Holocene coastal evolution of southwest Thailand – implications for the site-specific preservation of palaeotsunami deposits
Brill, D.; Jankaew, K.; Neubauer, N.-P.; Kelletat, D.; Scheffers, A.; Vött, A.; Brückner, H.
published: Sep 1, 2014
ArtNo. ESP022005803001, Price: 29.00 €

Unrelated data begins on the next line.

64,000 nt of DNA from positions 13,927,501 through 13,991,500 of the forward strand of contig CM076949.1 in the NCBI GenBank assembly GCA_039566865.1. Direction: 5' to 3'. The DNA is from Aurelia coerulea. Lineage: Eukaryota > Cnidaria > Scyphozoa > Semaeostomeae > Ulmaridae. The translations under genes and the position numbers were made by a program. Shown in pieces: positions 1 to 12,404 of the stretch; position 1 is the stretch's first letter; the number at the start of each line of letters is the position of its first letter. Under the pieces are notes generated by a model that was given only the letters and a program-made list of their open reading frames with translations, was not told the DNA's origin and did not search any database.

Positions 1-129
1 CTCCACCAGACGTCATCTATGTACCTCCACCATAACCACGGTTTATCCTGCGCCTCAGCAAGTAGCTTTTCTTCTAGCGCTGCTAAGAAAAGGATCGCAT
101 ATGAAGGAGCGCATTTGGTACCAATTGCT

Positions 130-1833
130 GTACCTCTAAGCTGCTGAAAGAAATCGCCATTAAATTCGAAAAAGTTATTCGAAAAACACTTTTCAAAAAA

The reconstruction of tsunami recurrence in southwest Thailand, where the historical record is short, is predominantly based on sedimentary evidence of prehistoric events stored in coastal geo-archives. Since geological palaeotsunami records are dependent on the deposition and preservation of tsunami deposits, the existence of near-shore geoarchives suitable for preservation, which is primarily controlled by coastal evolution, has considerable influence on the length and completeness of local archives. Based on sediment drill cores this study reconstructs Holocene changes in palaeogeography for three coastal sections along the west coast of Thailand to evaluate the influence of coastal evolution on local tsunami records. The patterns of palaeotsunamis archived on Phra Thong Island (four events within the last 3,000 years) and at Ban Bang Sak (up to three events within the period 1,200–2,000 cal BP and another event at 500–700 cal BP) can be explained by the time windows provided by the evolution of favourable environments. At Pakarang Cape, instead, only one prehistoric tsunami at 1,000–1,200 cal BP is archived, although a back-reef lagoon, which proved to be a suitable environment for preservation, was persistent for several millennia.